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December 15, 2016
Greetings from The Excel Addict
Hi fellow Excel Addict,

Officially it's not winter in Newfoundland for another week but
this morning I think we can safely say "WINTER IS HERE!".

Weather pics from Newfoundland, Canada compliments of TheExcelAddict.com
Thanks for joining me again for more Excel magic. This will be my last newsletter for a few weeks as I will be taking some time off during Christmas to relax and enjoy with family and friends. Also, this will be the first year my daughter Stephanie will be away from home for Christmas, so Tina and I will be taking a few days to visit her in Halifax, Nova Scotia.

Weather pics from Newfoundland, Canada compliments of TheExcelAddict.com
Thanks for Your Support
I want to thank you for your support of my newsletter and website over the past year. Your enthusiasm for wanting to improve the way you use Excel by continually learning new and better ways is what keeps me doing this.

You may have heard me talk before about how frustrating it was for me in my previous career where the majority of my co-workers and bosses showed little interest in using Excel's advanced capabilities to advance the way we were doing things (in a finance department no less).

So it's such a privilege to have thousands of like-minded 'Excel Addicts' who really do appreciate and understand that Excel really does give us unlimited possibilities. We just have to keep imagining, keep learning and keep Excelling.

Merry Christmas & Happy New Year
If you are celebrating Christmas, I want to wish you, your family and friends a joyful and safe Christmas and New Year. I will be starting my newsletters back up again on January 17th.

My Last Tip for 2016
In today's 'Excel in Minutes' tip I'm going to show you how to 'Add A Dynamic Date Range Title To Your Report'.

If you missed my 'Excel in Seconds' newsletter on Tuesday, I showed you that 'You Can Use This Help With Worksheet Functions'. You can read that tip here.

I hope you have a great week and keep on Excelling,

Keep on
Francis Hayes (The Excel Addict)
Email:  fhayes[AT]TheExcelAddict.com

Francis Hayes (TheExcelAddict.com)

If you missed my last newsletter, you can click here to view it online.

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and suddenly you are doing the impossible."

-- St. Francis of Assisi --
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Today's Microsoft Excel Tip

Add A Dynamic Date Range Title To Your Report

We often include in the titles of our reports the time period covered by the report.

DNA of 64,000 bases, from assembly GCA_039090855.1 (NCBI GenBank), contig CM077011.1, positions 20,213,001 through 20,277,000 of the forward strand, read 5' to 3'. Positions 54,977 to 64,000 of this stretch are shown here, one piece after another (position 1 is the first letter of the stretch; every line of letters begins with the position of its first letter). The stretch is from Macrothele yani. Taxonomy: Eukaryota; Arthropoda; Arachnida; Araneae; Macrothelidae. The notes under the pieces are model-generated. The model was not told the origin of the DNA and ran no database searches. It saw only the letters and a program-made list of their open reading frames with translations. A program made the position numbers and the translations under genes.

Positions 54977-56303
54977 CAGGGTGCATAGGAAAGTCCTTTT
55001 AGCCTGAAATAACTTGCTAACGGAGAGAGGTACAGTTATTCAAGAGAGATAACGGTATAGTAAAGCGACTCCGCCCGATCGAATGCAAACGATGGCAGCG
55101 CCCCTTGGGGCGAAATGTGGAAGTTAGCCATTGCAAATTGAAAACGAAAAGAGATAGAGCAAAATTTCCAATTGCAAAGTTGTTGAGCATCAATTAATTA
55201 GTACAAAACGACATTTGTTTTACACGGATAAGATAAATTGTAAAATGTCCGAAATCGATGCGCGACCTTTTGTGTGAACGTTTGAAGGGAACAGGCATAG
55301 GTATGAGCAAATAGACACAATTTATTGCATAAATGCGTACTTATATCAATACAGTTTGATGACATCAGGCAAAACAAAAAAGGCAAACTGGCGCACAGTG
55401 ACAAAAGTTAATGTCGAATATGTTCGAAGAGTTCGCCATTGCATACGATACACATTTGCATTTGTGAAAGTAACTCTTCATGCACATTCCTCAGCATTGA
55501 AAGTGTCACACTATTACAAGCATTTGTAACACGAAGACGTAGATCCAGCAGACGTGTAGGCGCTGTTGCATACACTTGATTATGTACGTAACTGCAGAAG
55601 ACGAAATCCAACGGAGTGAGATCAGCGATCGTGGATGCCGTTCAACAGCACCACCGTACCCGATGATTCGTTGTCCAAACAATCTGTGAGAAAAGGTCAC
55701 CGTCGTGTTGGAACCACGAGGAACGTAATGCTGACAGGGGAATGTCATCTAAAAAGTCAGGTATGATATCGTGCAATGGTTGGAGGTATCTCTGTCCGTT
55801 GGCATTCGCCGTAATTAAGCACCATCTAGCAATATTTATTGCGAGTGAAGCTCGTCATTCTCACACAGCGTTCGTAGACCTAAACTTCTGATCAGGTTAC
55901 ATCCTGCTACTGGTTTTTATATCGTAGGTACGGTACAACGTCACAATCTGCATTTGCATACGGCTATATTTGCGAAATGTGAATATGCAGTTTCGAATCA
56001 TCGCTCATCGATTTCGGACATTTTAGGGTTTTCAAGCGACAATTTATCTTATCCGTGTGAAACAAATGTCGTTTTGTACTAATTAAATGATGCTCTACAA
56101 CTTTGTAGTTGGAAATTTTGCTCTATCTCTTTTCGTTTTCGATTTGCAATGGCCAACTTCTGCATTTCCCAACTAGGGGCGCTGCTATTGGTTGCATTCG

Report Title With Date Range in Microsoft Excel 2007 2010 2013 2016 365
It's so easy to simply type the dates into the report's title since you only need to do it once each period. That's not such a big deal, right? But why do that if there is a way to have your report title automatically updated based on the range of dates in your report?

Thankfully, this can be done pretty easily with the help of a few Excel functions.

For example, if column B in your report has a range of dates, you can add a title to your report that shows the date range from the earliest to the latest date in that column.

Here's how...

1) Assuming the dates in column B start on row 5 and end on row 15, you can use the MIN function to return the earliest date in that range.


If the number of rows varies each month, you can give yourself some extra room by using a cell reference beyond the range that your report would possibly use, assuming there is no other data below in that column.


If column B doesn't contain any other data besides the dates and maybe a column heading, you could simplify your formula with...


2) To return the latest date from the dates column, you can use the MAX function like this...
or =MAX(B5:B10000)
or =MAX(B:B)

3) These two functions could be placed in separate cells for your report title to give you 'from' and 'to' dates but, to make it look more professional, it's best combine them in one cell. Combining multiple numeric values in a single text string can be accomplished using the TEXT function and the ampersand (&) to join the two text strings.

=TEXT(value, display_format)

The TEXT function lets you converts numeric values to text by specifying special formatting codes. This is great for situations where you want to combine text and numbers referenced from your worksheet and place them in a single cell.

It this example, we can create a text string of the earliest date using this formula...

=TEXT(MIN(B5:B15),"mmm d, yyyy")

...and for the latest date, the formula would be...

=TEXT(MAX(B5:B15),"mmm d, yyyy")

To combine these two functions into one cell we can use...

="Period : " & TEXT(MIN(B5:B15),"mmm d, yyyy")&" to "
&TEXT(MAX(B5:B15),"mmm d, yyyy")

... to get this result...

Period : Oct 2, 2016 to Dec 11, 2016

Report Title With Automatically Updating Date Range in Microsoft Excel 2007 2010 2013 2016 365

Now, whenever this report is updated with new data and dates, the report title will automatically update the date range.

If you've found this tip helpful, please share it with others...

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